Correcting the mistake
hostmaster at LAVA.NET
hostmaster at LAVA.NET
Thu Sep 14 15:38:12 EDT 2000
On Thu, Sep 14, 2000 at 02:01:54PM -0400, Dave Stewart wrote:
> At 11:33 AM 9/14/00 -0500, Mury wrote:
> >Absolutely we can find a solution. Today? Next week? In an ideal world
> >ARIN could institute a policy and we could all make it work
> >tomorrow. It's just not reality. Some things are more difficult than
> >others to make work. Maybe web based hosting is more difficult to
> >technologically achieve than other things.
> It's not more difficult to achieve. Certainly it can be done. And easily.
> The problems revolve around the ways to be able to track and bill for
> bandwidth utilization. Even control utilization.
Actually, I think tracking and billing bandwidth utilization, for one
large class of web-hosters - those running a moderately recent Apache
release on UNIX boxes - might prove feasible.
"All it would take" (quotes intended!) is an Apache plug-in log
module to log hits on a particular host into an RRDtool (=round-robin
database) file (like Cricket uses for logging router data, and which
MRTG is converting to.) This wouldn't replace the existing Apache logs,
but would supplement them with the same data web hosters are getting
off the Netflow type IP-based logging. You can pop updates into an RRD
pretty much as they happen and have them averaged into your defined
time interval, as long as you "stroke" it every so often (add a 0 on 5
minute intervals, e.g.) to let it know it's still being updated with
valid data. Then you can make pretty MRTG-style graphs off of it,
analyse it later for peaks/ averages/95%, etc. This does require a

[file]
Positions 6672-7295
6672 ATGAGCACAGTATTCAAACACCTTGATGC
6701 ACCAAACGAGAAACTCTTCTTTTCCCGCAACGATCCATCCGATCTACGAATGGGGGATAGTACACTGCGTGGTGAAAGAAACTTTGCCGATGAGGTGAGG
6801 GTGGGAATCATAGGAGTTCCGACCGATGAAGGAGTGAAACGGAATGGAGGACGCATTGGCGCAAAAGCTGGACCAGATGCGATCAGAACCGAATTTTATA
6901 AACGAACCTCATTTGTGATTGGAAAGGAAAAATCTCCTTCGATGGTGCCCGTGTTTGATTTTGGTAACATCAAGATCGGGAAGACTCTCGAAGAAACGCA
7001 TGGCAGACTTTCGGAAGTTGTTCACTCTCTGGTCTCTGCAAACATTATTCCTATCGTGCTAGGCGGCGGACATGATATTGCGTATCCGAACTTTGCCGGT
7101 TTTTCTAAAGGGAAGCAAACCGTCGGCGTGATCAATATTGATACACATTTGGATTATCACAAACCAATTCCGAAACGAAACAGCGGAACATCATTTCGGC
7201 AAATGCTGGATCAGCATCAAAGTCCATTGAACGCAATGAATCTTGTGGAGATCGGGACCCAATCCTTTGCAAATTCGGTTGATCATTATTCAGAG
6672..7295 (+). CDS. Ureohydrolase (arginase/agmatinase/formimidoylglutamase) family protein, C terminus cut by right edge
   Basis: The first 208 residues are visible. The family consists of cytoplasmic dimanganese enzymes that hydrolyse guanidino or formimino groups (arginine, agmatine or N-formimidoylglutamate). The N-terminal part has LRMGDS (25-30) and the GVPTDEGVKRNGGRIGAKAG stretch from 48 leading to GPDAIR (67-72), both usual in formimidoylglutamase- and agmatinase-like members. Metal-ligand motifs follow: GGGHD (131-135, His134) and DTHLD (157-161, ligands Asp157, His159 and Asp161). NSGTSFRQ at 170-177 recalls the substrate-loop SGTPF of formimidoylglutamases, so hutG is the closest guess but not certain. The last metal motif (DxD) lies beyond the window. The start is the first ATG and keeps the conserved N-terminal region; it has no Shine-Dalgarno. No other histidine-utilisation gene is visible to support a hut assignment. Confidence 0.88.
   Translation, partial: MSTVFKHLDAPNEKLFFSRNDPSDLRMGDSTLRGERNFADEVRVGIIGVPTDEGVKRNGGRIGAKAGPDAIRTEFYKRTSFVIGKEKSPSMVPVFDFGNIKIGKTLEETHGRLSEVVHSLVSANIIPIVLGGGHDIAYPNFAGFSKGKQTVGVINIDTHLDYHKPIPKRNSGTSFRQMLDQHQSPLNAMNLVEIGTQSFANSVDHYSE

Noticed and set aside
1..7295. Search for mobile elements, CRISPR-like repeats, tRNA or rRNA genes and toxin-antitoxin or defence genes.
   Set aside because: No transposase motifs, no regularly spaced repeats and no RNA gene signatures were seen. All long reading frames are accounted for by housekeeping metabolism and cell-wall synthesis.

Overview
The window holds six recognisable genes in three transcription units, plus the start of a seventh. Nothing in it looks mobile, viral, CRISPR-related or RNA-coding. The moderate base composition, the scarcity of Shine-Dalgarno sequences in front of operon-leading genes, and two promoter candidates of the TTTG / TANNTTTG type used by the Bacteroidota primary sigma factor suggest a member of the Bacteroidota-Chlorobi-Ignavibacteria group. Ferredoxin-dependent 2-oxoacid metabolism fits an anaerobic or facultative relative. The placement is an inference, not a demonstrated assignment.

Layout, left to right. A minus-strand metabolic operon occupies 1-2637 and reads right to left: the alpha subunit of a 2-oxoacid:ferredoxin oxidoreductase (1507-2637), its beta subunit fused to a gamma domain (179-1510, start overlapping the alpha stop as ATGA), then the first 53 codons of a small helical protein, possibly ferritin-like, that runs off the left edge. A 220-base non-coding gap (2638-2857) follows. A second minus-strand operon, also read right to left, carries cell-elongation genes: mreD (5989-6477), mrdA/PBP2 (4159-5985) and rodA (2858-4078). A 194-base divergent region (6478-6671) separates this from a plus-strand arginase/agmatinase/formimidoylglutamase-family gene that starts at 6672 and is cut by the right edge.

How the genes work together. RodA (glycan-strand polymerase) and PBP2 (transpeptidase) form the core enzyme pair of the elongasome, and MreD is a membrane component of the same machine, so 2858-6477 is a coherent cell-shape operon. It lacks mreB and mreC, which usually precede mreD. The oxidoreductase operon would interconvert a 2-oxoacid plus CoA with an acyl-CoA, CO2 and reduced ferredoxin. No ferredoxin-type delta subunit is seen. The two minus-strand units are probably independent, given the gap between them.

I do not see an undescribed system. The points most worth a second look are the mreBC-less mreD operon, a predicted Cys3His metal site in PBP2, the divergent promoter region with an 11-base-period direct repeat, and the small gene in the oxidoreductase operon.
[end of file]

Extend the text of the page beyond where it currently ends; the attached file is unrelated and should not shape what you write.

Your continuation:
moderate amount of code to be developed, but it has the potential to
actually be a better tool than the current mechanism people are using.
It would be efficient because the RRD code is tuned to operate
efficiently with floating-point math and update its files in place, and
it could be executed directly from within the Apache process without
having to write huge logs and post-process them later.
Comments on this idea?
In general, this discussion has been quite helpful to me, because it
has pointed out that we've been misinterpreting some of the data we'd
collected here about feasibility of name-based hosting. (The HTTP 1.0
vs. HTTP 1.1 issue.)
If ARIN made one of its focuses ISP education - creating some web
resources on how to exploit the existing features of common software,
how to interpret your Browser header info to measure your real
percentage of hits that could be served by name-based hosts - and also
focused on coordinating development of new software, where needed, to
better serve a more efficient use of address space, then I think all
parties (and the Internet at large) would be better served than with
the current style of interaction.
I am seeing from the response by ARIN participants here that ARIN
does not mean to be arbitrary and punitive, but when you're a small ISP
applying for desperately needed address space, ARIN really does seem
that way frequently.
Clifton Royston -- LavaNet Systems Architect -- cliftonr at lava.net
The named which can be named is not the Eternal named.
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